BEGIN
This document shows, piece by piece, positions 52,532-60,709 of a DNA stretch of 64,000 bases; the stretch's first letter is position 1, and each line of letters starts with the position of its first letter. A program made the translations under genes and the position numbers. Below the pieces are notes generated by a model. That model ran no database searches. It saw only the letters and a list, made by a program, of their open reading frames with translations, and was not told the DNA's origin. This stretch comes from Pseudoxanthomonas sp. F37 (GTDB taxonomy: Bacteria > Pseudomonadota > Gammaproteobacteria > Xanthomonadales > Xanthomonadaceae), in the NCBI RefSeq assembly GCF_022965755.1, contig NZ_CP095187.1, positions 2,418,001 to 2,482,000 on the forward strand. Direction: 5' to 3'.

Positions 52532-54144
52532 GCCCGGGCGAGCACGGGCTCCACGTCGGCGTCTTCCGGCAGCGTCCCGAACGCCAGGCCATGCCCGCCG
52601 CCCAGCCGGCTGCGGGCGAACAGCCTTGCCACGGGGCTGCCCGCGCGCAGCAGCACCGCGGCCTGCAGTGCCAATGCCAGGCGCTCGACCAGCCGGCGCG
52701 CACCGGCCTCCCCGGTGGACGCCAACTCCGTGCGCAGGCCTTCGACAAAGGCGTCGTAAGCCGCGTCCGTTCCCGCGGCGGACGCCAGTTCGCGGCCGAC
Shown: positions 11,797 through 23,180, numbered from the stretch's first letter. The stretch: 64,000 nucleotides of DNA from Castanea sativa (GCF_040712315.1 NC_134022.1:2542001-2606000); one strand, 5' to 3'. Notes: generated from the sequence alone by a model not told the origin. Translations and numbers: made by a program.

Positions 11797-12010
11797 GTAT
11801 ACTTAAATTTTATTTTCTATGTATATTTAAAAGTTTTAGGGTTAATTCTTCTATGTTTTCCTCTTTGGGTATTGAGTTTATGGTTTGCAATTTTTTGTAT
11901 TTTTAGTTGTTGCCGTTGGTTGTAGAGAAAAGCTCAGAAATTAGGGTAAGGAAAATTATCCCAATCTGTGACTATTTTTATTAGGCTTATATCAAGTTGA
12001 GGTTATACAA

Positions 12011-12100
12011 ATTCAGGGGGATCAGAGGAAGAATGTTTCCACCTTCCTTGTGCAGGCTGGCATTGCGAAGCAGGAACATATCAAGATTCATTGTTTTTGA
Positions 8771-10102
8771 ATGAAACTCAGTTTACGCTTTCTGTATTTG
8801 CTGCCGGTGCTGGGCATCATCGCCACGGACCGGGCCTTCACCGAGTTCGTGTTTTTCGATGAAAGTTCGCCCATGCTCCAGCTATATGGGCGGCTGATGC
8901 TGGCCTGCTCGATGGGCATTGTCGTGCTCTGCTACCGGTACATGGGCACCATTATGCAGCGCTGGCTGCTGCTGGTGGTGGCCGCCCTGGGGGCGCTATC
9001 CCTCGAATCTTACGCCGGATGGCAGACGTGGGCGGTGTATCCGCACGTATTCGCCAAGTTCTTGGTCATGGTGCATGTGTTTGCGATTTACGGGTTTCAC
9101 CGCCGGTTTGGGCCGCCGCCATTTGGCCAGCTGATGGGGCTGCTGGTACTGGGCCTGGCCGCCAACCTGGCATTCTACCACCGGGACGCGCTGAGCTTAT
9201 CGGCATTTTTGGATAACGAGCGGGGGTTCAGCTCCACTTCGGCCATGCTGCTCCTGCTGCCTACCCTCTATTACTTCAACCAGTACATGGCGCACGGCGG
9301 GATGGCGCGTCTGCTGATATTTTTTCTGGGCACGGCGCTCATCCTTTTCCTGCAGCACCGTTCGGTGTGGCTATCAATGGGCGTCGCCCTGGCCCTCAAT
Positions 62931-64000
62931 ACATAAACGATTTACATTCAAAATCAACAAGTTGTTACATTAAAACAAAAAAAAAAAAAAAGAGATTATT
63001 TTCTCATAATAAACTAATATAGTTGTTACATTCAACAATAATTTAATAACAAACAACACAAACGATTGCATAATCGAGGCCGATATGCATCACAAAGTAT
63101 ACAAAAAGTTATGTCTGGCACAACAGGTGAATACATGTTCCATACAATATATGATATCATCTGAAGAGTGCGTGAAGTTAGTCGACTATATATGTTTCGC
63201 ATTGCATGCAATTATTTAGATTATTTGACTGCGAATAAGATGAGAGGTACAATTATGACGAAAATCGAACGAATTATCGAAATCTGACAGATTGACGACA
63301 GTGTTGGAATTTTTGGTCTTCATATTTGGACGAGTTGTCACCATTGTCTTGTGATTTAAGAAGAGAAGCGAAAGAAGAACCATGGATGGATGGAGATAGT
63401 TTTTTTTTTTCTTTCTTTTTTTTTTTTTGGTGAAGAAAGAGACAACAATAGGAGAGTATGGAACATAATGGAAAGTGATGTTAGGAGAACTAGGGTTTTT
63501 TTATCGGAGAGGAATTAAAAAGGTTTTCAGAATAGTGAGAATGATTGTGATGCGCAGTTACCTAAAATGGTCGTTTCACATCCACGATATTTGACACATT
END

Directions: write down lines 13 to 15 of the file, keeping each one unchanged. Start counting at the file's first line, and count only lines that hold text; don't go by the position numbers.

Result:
12011 ATTCAGGGGGATCAGAGGAAGAATGTTTCCACCTTCCTTGTGCAGGCTGGCATTGCGAAGCAGGAACATATCAAGATTCATTGTTTTTGA
Positions 8771-10102
8771 ATGAAACTCAGTTTACGCTTTCTGTATTTG